On the dividend front, we expect key regulators to consider lifting the restrictions on bank dividend increases, potentially by the end of the year, paving the way for mid-single digit dividend growth to resume over the next few years. Investors should be left feeling more confident in this sector, particularly with valuations that remain inexpensive.

Reflecting on February 2020

The COVID-19 virus is widely acknowledged to have first surfaced in late 2019. Global equity markets began to take it very seriously in late-February 2020 after the first fatality from the virus in Italy was reported, which was then followed by a broad outbreak across Europe and ultimately throughout the rest of the world.

Global equity markets initially fell by over 30 percent between late February and March 2020. One year later however, most equity markets have made up the lost ground, with many now trading at new highs. There are a host of reasons why, from governments and stimulus, to central banks and low rates, and promising vaccines.

The investing experience over the past year serves as a useful reminder that, while it is easy to fall victim to human emotions and panic at the onset of a crisis, it is not helpful and can be detrimental to outcomes. Instead, a strategy for long-term investing success includes having a proper plan, staying level-headed, and employing a disciplined process of rebalancing and due diligence at all times.

Real-world vaccine success

Amidst falling virus infections, Chief Economist Eric Lascelles explores the challenges towards herd immunity and looks at post-pandemic scenarios for the workforce. He also shares late January to early February economic data in Canada, the United States, and the U.K.

Laptop on a desk with a blurred background. Laptop has a picture of a man on the screen. Text: RBC Global Asset Management. Real-world vaccine success. #MacroMemo with Eric Lascelles. RBC logo in bottom right corner.

Watch the video online: Real-world vaccine success


In our local community, there has been significant progress in the distribution of vaccines. The Wellington-Dufferin-Guelph Public Health Unit launched an online COVID-19 vaccine pre-registration portal earlier this week, noting that people in the identified priority groups need to live in Wellington-Dufferin-Guelph to be eligible.

You can read more about this on the CTV News website: Pre-registration for COVID-19 vaccine opens for priority groups in Wellington-Dufferin-Guelph


Seven tips to keep you safe this tax season

There’s more at risk than your money and identity this tax season. Scammers may offer “tax services” that will steal your identity and your tax refund, lure you with offers of bigger write-offs, and create fake websites or tax forms to fool you into giving criminals your personal or financial information.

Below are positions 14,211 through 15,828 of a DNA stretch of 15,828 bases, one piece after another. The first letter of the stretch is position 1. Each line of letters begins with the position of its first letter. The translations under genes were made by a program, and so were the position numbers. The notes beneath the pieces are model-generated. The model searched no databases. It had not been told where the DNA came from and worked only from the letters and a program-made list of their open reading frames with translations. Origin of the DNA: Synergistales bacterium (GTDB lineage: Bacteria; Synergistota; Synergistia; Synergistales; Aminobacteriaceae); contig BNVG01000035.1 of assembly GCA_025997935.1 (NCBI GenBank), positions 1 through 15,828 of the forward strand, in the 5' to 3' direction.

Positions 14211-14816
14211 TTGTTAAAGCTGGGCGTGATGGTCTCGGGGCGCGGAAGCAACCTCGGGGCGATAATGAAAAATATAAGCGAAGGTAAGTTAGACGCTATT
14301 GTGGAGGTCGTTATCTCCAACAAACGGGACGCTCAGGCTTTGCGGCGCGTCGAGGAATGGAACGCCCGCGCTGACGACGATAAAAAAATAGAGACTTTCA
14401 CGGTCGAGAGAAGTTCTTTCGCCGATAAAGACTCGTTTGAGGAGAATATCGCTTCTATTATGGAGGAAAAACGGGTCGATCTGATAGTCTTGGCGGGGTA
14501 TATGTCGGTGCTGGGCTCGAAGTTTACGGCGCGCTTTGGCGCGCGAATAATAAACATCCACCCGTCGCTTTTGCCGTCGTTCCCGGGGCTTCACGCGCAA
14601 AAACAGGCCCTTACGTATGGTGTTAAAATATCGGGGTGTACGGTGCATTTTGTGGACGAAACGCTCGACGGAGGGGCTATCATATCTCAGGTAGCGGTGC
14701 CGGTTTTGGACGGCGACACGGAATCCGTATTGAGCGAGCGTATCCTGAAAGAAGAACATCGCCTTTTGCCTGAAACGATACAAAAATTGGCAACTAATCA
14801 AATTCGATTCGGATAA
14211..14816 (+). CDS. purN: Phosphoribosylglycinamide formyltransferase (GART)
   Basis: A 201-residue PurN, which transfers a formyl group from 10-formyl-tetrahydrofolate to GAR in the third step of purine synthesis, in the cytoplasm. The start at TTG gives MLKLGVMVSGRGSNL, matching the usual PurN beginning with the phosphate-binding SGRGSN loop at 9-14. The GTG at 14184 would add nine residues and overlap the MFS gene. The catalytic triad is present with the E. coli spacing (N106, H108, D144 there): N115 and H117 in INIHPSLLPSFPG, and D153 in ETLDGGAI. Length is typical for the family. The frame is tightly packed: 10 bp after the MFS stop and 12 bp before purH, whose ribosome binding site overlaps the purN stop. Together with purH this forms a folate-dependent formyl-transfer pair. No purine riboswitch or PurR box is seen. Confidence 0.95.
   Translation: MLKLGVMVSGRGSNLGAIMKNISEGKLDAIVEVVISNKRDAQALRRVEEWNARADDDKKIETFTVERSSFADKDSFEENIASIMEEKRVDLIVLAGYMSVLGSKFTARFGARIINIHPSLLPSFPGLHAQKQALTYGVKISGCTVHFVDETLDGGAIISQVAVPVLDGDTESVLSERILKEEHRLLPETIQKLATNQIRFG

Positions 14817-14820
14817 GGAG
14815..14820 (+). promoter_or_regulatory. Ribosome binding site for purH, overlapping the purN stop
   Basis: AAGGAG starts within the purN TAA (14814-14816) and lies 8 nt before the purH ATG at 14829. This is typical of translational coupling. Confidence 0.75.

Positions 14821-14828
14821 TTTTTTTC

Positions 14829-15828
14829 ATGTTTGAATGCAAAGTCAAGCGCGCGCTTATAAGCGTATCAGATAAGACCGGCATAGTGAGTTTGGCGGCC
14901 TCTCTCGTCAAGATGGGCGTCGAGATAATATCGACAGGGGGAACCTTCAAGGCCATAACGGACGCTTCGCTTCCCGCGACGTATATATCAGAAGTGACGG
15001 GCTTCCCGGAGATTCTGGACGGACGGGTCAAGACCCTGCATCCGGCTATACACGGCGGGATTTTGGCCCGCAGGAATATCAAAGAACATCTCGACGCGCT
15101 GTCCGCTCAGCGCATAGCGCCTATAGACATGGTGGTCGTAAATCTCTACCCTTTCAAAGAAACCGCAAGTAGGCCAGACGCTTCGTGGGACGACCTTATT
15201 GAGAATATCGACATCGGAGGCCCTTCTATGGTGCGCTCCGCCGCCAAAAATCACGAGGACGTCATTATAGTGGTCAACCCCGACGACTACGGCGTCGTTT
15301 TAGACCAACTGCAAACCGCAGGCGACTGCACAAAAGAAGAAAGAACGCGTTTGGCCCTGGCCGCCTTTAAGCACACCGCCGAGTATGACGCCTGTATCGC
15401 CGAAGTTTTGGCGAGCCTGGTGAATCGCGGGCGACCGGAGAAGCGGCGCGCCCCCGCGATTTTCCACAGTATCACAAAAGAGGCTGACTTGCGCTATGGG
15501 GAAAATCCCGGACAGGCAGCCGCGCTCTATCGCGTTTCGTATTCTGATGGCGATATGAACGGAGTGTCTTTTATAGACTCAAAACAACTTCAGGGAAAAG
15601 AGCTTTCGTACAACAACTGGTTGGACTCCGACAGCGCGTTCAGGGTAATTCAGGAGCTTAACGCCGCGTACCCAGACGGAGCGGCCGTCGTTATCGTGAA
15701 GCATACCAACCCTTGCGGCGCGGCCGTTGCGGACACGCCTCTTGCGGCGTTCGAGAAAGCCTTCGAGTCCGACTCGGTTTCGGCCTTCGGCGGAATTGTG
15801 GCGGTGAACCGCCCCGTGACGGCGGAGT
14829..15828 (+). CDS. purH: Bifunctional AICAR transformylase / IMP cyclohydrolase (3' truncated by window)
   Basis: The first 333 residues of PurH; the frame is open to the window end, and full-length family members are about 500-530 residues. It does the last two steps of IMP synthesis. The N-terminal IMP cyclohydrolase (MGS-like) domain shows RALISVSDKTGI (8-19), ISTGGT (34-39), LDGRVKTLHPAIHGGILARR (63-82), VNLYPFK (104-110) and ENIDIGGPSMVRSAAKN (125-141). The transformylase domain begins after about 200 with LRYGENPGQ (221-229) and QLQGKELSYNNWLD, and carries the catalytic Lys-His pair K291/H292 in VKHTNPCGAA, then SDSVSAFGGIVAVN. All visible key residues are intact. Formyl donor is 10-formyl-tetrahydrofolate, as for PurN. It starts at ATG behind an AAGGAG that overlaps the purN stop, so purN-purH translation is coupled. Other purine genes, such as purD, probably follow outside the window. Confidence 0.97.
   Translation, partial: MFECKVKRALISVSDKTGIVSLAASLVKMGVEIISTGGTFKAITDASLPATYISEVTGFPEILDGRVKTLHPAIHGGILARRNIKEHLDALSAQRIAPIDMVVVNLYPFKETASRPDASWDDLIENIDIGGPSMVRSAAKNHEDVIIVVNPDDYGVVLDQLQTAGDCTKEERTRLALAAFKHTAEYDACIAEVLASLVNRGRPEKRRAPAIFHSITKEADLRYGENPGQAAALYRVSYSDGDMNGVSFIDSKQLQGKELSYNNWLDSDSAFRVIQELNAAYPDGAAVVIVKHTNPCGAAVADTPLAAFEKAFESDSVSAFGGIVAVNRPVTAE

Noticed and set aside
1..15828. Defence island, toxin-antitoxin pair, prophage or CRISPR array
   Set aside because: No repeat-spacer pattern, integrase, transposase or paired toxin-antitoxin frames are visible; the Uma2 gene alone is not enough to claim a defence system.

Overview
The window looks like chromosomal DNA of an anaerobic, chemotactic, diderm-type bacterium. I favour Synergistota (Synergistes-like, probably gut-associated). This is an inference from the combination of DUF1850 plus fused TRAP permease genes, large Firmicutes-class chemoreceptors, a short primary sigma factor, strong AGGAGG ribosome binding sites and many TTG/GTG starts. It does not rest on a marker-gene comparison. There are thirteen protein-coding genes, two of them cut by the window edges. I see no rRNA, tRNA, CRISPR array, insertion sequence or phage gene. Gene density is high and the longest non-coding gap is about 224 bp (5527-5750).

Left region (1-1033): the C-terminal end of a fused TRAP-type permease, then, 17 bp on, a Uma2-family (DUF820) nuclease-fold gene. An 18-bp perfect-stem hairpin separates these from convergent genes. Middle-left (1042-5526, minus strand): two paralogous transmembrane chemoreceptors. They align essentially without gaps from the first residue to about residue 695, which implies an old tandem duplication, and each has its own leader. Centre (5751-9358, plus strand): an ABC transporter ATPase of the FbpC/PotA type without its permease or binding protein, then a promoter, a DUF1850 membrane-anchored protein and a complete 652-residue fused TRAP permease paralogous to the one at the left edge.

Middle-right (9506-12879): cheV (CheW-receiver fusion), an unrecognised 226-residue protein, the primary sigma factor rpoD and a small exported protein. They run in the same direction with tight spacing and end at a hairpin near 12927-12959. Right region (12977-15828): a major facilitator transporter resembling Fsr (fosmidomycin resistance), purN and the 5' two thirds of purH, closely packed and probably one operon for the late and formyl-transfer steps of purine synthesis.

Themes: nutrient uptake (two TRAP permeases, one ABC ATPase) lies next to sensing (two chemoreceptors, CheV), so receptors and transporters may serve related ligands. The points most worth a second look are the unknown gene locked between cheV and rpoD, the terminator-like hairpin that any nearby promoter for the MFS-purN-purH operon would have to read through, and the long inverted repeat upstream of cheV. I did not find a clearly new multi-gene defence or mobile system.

You can read the full article online: Seven Tips to Keep You Safe This Tax Season


Join us to celebrate International Women’s Day

Wednesday, March 10, 2021 - 1:00 - 2:30 p.m. via WebEx

Please join us for our third annual International Women's Day event on Wednesday, March 10, from 1 p.m. - 2:30 p.m.

We are excited to be joined by Shakiba Shayani, President & CEO, Guelph Chamber of Commerce, Suzanne Bone, CEO, The Foundation of Guelph General Hospital, and Kate Drummond, Canadian Actor, Public Speaker, Former School Teacher.

These three extraordinary women will be sharing their personal and professional journey, and how gender-equality has played a role in their lives.




Business woman

Business woman

Business woman

Shakiba Shayani

President & CEO
Guelph Chamber of Commerce

Suzanne Bone

The Foundation of Guelph General Hospital

Kate Drummond

Canadian Actor,
Public Speaker,
Former School Teacher

Visit our website to read the biographies of these three exceptional women!
International Women’s Day 2021

Kindly RSVP by Monday, March 8, using the link below.

Ways to calm racing thoughts and focus more on you

Women sitting on a couch with her eyes closed. Canada’s current reality might have you more than a little on edge. Between the pandemic and uncertain global economic conditions, many Canadians now feel like they have adrenalin coursing through their veins 24/7. It could be a recipe for fatigue, burnout, anxiety, and unfocused decision-making — which is never a good mix for an investor.

This article includes tips to help slow down racing thoughts and calm your nerves, so you can focus on what really matters to you: Ways to calm racing thoughts and focus more on you.


Community Corner

Each week, we like to end our blog posts with a few good news stories from in and around the community. We hope that they brighten your day!

As always, we are available to connect with you personally. Please don’t hesitate to contact us at 519-822-2024 or